At a hearing in March 2016, the parties asked the family court to delay ruling on PASAC's reconsideration motion because they anticipated resolving the issue by agreement. Soon thereafter, the parties submitted to the court an agreed order that included the following provisions:

PASAC's records involving the two (2) minor children shall be released to the Court by May 5, 2016. The Court shall review the records in camera and shall determine what information in the records is relevant to the [visitation] . . . decision before the Court. By May 25, 2016, the Court shall release to counsel only portions of the records that it determines are relevant. The records shall only be viewed by counsel (not the parties), . . . . Both parties will then have until June 8, 2016, to submit questions to the Court for it to use in interviewing the children. . . . The Court will interview the two (2) children separately . . . . Neither counsel nor the parties shall be present for the interview (except that [Mellany] may wait outside for the children while the interview is being conducted). The Court exercises full discretion in what questions are asked during the interviews and how the interviews are conducted.

(R. 98-99). The family court adopted and entered the order on April 25, 2016.

         Notwithstanding the agreed order and somewhat inexplicably, the court conducted a hearing just two days later at which PASAC's reconsideration motion was heard and the issue of the agreed order discussed.[5] The family court took the matter under advisement and, on June 3, 2016, issued an order declaring Commonwealth v. Barroso to be controlling.

         Pursuant to Barroso, the family court concluded it: "must first receive evidence to determine if the records should be reviewed in camera, then review the records in camera and then disclose only those records favorable [to] the requiring [requesting] party that cannot be elicited from another source." Having considered the parties' briefs, the family court found in camera review would likely assist it in making a determination as to Randy's request to resume visitation with the children. It ordered PASAC to release the records to the family court only.

         On June 29, 2016, after conducting its in camera review, the court informed the parties that it had "reviewed the entire PASAC records and does not feel as though there is information in the records that is relevant to the [visitation]. . . decision and therefore will not be releasing any records to counsel." (R. 120).

         The family court then interviewed the children individually, in chambers, on July 6, 2016. At that time, H.W. was a month short of her twelfth birthday and A.W. was sixteen and a half years old. Randy was not present at the courthouse; Mellany was present, but waited outside the family judge's chambers. Grace Stewart, a therapist and attorney for PASAC, attended each interview.[6] She did not question the children or involve herself in the process.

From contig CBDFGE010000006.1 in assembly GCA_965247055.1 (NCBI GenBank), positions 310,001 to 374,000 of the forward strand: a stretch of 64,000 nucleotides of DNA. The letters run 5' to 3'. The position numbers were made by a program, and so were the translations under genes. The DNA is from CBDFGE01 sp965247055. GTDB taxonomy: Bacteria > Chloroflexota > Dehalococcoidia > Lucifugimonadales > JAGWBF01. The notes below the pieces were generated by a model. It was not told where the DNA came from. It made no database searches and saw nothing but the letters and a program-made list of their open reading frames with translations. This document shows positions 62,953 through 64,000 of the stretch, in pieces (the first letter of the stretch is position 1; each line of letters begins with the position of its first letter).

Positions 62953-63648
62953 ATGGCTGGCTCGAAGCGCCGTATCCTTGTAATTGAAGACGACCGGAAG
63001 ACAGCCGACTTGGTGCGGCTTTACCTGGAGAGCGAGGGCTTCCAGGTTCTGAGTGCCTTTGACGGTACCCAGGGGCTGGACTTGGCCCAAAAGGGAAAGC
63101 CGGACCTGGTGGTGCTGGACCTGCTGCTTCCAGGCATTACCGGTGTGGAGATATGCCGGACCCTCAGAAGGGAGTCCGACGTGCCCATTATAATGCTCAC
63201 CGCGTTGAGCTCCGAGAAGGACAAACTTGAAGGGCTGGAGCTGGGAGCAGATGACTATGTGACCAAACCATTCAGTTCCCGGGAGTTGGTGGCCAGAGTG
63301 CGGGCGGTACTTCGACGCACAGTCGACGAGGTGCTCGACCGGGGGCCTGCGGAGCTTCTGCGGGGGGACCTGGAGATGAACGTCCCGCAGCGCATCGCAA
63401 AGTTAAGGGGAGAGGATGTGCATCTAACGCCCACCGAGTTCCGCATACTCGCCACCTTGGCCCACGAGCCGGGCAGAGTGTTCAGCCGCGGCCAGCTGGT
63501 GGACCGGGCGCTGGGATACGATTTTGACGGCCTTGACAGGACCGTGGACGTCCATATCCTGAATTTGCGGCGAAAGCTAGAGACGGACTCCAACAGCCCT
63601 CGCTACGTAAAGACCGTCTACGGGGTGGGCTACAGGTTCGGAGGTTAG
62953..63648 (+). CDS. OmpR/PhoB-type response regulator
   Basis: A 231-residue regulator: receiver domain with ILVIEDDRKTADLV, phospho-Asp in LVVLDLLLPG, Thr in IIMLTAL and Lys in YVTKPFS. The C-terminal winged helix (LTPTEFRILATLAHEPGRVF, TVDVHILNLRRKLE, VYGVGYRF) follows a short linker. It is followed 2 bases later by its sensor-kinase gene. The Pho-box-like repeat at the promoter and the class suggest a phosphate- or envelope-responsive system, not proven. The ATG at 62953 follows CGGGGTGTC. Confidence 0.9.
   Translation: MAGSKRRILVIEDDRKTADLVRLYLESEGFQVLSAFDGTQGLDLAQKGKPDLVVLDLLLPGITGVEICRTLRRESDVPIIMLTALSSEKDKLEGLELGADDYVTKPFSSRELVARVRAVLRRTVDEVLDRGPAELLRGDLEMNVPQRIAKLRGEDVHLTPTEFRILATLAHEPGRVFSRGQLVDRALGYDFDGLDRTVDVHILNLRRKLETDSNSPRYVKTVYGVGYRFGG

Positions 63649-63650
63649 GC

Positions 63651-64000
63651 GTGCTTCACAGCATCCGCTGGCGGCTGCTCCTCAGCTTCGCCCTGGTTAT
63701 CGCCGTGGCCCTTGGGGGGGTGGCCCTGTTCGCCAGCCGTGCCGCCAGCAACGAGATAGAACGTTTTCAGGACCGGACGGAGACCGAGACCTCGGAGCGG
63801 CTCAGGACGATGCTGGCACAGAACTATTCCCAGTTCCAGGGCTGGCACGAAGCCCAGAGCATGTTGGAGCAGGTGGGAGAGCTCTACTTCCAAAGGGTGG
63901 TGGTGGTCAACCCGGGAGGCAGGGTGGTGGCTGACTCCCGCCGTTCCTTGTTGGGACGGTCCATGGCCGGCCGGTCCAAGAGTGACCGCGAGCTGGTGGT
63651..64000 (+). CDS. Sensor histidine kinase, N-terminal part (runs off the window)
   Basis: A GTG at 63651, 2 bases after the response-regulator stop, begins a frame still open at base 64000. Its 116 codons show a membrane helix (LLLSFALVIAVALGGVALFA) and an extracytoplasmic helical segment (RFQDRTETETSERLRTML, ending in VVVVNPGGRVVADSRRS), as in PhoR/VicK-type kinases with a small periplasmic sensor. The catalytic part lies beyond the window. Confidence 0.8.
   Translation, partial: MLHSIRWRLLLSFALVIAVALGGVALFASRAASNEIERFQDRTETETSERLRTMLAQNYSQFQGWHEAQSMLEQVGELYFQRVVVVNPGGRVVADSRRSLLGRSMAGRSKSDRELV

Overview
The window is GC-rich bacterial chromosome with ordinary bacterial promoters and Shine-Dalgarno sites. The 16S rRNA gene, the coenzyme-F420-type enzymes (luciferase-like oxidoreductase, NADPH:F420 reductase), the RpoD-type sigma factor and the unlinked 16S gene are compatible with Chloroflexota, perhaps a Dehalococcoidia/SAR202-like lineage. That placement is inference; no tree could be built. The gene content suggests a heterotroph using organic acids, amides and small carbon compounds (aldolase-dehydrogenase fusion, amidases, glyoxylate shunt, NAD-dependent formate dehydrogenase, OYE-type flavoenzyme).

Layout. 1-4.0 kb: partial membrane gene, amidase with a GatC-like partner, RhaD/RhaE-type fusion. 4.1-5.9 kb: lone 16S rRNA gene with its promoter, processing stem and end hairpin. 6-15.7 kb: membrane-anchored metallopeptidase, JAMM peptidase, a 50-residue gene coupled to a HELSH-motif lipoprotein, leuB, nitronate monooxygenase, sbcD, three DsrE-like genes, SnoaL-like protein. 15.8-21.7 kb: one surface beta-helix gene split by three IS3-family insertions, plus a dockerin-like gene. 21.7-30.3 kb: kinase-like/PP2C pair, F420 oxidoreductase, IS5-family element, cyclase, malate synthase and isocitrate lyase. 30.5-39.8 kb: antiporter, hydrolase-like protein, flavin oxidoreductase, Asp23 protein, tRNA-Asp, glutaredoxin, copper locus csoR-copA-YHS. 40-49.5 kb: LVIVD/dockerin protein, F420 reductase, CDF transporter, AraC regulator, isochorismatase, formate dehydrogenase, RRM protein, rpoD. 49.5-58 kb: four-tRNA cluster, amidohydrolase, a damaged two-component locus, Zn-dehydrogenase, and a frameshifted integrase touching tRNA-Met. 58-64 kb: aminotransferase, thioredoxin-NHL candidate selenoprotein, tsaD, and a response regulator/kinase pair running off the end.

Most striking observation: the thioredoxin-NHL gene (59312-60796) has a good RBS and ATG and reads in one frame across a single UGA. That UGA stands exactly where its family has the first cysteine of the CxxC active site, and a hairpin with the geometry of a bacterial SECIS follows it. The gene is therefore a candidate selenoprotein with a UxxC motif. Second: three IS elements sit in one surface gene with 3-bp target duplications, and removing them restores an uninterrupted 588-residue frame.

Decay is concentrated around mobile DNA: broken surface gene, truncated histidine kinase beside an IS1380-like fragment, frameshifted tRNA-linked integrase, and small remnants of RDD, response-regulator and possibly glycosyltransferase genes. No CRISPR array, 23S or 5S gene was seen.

A.W. told the judge, "I have decided I do not want any contact whatsoever [with Randy]. No phone calls, no visitation, no public visitation . . . . I just don't want anything to do with him." She said she had never felt safe around Randy, clarifying that she missed having a father figure, but did not miss Randy.

         H.W. offered similar sentiments. She stated "I really don't want to see him. I don't want to have him in my life whatsoever. I don't want to talk to him. I don't want to see him. But if I had to I wouldn't really mind, but I just, I really don't [want to]." H.W. denied being coached and stated she feared Randy. The judge informed both children she would not force them to visit with Randy.

         At the conclusion of the interviews, the judge asked if Mellany was in the courthouse and stated, "I'll go tell her what we are going to do, too." The judge's conversation with Mellany is not contained in the record.

         On July 18, 2016, following the children's interviews, the family court entered an order denying Randy's request for visitation. It stated:

The Court finds both girls to be very articulate and passionate young women. They are smart and have a pleasant demeanor. Both girls appear to be level headed and were thoughtful in their responses and statements to the Court. The Court does not find it to be in the children's best interest for them to be forced into communicating or seeing their father. The Court notes that the girls have received extensive counseling and may come to a point in their lives when they are ready to reconnect with their father, however neither child is at that place at ...